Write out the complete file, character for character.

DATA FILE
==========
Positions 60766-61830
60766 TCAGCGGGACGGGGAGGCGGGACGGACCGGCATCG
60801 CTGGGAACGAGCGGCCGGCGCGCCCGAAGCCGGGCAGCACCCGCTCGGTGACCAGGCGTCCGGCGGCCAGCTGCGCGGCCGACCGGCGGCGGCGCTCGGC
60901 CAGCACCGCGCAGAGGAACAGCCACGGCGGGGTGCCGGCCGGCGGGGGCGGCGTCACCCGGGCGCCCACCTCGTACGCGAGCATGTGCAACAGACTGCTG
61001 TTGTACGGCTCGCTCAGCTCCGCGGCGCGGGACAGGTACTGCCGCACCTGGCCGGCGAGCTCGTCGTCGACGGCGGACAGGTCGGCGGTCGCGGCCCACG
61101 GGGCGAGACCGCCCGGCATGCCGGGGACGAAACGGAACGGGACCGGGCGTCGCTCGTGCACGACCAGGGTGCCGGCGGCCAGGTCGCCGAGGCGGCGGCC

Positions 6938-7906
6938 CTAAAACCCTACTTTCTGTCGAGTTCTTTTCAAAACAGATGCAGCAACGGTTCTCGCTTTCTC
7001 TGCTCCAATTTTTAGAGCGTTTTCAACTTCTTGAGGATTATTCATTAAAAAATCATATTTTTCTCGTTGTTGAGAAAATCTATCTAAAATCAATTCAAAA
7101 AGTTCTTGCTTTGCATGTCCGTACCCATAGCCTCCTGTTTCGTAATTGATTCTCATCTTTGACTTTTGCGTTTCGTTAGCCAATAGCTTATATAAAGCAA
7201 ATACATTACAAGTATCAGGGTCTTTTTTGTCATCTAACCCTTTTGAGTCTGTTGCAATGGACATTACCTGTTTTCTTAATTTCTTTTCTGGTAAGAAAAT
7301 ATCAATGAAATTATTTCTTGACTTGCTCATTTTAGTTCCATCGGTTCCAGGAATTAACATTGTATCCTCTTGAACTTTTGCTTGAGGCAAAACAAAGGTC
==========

Positions 60766-61830
60766 TCAGCGGGACGGGGAGGCGGGACGGACCGGCATCG
60801 CTGGGAACGAGCGGCCGGCGCGCCCGAAGCCGGGCAGCACCCGCTCGGTGACCAGGCGTCCGGCGGCCAGCTGCGCGGCCGACCGGCGGCGGCGCTCGGC
60901 CAGCACCGCGCAGAGGAACAGCCACGGCGGGGTGCCGGCCGGCGGGGGCGGCGTCACCCGGGCGCCCACCTCGTACGCGAGCATGTGCAACAGACTGCTG
61001 TTGTACGGCTCGCTCAGCTCCGCGGCGCGGGACAGGTACTGCCGCACCTGGCCGGCGAGCTCGTCGTCGACGGCGGACAGGTCGGCGGTCGCGGCCCACG
61101 GGGCGAGACCGCCCGGCATGCCGGGGACGAAACGGAACGGGACCGGGCGTCGCTCGTGCACGACCAGGGTGCCGGCGGCCAGGTCGCCGAGGCGGCGGCC

Positions 6938-7906
6938 CTAAAACCCTACTTTCTGTCGAGTTCTTTTCAAAACAGATGCAGCAACGGTTCTCGCTTTCTC
7001 TGCTCCAATTTTTAGAGCGTTTTCAACTTCTTGAGGATTATTCATTAAAAAATCATATTTTTCTCGTTGTTGAGAAAATCTATCTAAAATCAATTCAAAA
7101 AGTTCTTGCTTTGCATGTCCGTACCCATAGCCTCCTGTTTCGTAATTGATTCTCATCTTTGACTTTTGCGTTTCGTTAGCCAATAGCTTATATAAAGCAA
7201 ATACATTACAAGTATCAGGGTCTTTTTTGTCATCTAACCCTTTTGAGTCTGTTGCAATGGACATTACCTGTTTTCTTAATTTCTTTTCTGGTAAGAAAAT
7301 ATCAATGAAATTATTTCTTGACTTGCTCATTTTAGTTCCATCGGTTCCAGGAATTAACATTGTATCCTCTTGAACTTTTGCTTGAGGCAAAACAAAGGTC